So whilst I have undoubtably helped the mental health community with the money we raised (£2,700!!!) I've helped myself more than I could have imagined. I needed this after two weeks of feeling like I was failing. Failing at being a good person. Failing at losing weight. Failing at winning this battle. I needed this. It's given me back my power to fight. And reading through this today is what I needed after horrible pain these last 3 days. It's reminding me that chronic pain will not always hold me back and I can do hard seemingly impossible things!
There have been moments since my battle with mental health that remind me what it truly feels like to live again. But that moment when I crossed the finish line, that one has to be my favourite yet. I'm going to bottle up that feeling and use it in moments like today where the fight seems never-ending.
I can't end this without thanking my mum and her 3 wonderful friends, who despite each having their own children and busy lives, took the time to do this with me- for me. I am grateful beyond words and you should all be proud of what you had accomplished!! Mental health is better fought as a team than alone, and I have a pretty great team around me each and every day. Thank you to every person that is a part of that❤
The last two weeks have been good. I've worked out 6 days out of 7 both weeks and ate healthily. I haven't binged, purged or starved myself. My fibro symptoms don't feel like the constant burning flames they usually do. I've had the dieters ideal couple of weeks, I've had my idea two weeks except it's still there. I didn't think 'it' would go away completely but I'm doing it the right way, the healthy way yet my old habits have been replaced by new ones making my eating disorders voice still as present. It happens every time, regardless of how I'm eating, the disorder adapts itself to whatever I'm doing.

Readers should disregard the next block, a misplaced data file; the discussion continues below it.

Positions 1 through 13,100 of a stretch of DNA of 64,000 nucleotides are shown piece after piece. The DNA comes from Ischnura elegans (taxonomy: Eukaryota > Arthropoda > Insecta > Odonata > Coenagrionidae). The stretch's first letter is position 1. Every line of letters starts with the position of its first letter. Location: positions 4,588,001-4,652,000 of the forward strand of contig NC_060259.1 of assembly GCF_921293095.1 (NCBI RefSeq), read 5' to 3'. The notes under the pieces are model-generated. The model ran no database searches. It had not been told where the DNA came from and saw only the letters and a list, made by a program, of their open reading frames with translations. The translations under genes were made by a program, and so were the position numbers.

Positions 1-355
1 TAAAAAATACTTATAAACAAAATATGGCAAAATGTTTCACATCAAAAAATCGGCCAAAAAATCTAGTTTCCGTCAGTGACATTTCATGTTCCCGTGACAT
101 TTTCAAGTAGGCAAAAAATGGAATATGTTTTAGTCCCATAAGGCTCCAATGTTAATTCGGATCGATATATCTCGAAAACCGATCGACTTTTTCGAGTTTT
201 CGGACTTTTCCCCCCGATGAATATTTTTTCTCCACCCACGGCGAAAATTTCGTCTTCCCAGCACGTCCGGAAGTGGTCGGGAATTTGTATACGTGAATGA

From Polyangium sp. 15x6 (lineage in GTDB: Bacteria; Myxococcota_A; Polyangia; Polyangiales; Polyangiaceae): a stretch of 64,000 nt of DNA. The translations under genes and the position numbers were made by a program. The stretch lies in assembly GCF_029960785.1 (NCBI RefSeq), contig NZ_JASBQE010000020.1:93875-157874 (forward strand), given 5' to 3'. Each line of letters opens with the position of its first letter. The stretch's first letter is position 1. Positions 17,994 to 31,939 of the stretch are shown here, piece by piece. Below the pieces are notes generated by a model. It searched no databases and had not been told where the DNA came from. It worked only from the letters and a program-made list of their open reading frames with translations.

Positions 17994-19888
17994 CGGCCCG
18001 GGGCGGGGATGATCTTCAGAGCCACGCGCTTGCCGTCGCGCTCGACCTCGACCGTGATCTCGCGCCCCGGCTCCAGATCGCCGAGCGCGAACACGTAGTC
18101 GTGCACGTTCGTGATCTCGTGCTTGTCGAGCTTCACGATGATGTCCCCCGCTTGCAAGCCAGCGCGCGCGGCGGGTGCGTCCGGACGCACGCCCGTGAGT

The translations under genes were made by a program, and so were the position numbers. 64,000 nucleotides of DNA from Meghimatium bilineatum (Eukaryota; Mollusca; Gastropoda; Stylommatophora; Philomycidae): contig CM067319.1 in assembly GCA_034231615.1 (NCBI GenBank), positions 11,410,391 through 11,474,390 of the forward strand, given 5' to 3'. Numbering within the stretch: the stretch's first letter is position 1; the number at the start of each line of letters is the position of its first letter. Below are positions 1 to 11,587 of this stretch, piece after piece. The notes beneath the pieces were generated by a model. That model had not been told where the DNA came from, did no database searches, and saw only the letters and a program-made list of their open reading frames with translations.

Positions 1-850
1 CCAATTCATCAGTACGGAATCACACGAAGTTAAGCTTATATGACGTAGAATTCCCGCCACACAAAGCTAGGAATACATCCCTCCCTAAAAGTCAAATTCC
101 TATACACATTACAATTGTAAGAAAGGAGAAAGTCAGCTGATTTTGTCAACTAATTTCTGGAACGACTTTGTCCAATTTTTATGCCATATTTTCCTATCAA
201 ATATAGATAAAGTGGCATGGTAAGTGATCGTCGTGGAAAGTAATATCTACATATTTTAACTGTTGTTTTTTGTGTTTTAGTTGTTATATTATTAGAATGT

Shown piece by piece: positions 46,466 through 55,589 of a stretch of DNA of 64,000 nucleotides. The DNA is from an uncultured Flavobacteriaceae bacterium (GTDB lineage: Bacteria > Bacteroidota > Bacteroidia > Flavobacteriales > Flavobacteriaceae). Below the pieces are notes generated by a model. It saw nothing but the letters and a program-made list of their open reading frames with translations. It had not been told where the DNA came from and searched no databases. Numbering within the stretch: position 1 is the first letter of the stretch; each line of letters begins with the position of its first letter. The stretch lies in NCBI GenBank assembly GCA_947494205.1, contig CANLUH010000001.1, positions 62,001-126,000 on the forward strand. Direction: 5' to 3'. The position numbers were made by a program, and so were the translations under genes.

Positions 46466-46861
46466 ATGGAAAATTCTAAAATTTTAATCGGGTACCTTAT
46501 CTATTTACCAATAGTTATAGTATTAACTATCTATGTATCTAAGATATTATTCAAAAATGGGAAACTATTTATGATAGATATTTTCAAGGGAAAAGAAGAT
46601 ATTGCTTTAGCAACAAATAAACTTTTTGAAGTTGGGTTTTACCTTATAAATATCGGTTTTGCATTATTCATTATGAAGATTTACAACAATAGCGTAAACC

It's there when I purposefully go to sleep late so I wake up late and I won't have to have breakfast because the thought of 3 full meals a day makes me feel sick. It's there whispering 5 more minutes when I'm at the gym, over and over again. It's there when I look in the mirror everyday and my hands automatically start pinching at the fat. It's there when I think about the amount of calories in everything I eat and if they're worth it. It's there when I work out how long I need to exercise to burn off at least half the calories I'll have consumed in a day. It's there when I do choose to indulge making me feel guilty for every bite. It's here as I write this, furiously picking at my skin and bringing tears to my eyes.
It's not here in the way it used to be though. It isn't here telling me to binge or to go buy a bunch of food. It isn't here telling me to have another biscuit because it doesn't matter. It isn't here telling me that I will be fat forever so I shouldn't work out or take care of myself. It's different. And I can't decide which voice I prefer. They both tell me I'm fat, worthless and my body will never be good enough yet they do it in such different ways. Ultimately, they're both horrible and both lead down a slippery slope. I'm trying my hardest to resist going down it but after 8 years of this, I know how it works.
The other day I was in the shop looking at alcohol, I had decided to go out that night. It was a bank holiday the next day and I just wanted to have some fun. I went early on in the day and spent over 25 minutes googling the amount of calories in certain drinks to then figure out how long I needed to exercise for. As I was doing it I knew it was crazy behaviour, I even laughed about it with a friend because I sounded so silly. But in the back of my head, IT was telling me a night of drinking would make the 4 pounds I had lost that week all come back. And I believed it. So I set out on a 4 mile walk. It was all a numbers game, I burnt 700 calories on my walk, calculated the walk home later that night and the dancing that would most likely occur to make sure I had burnt over 1,000 calories that day. And yes, I realise that isn't how most people would prep for a night out ;)
It's like that every single day, numbers flying around my head and silently whispering horrible things. I knew it wasn't going to go away in 2 weeks of living "normally" but I've stopped binging and that's a huge victory for me. Yet if I've been restricting then maybe I'm not being a healthy as I think I am. But at what point do I admit it's a problem? The voice is so incredibly powerful. More powerful than people could imagine possible. Some of the things I do may seem like poor choices but I am not underweight or malnourished or critically ill so it's okay, right?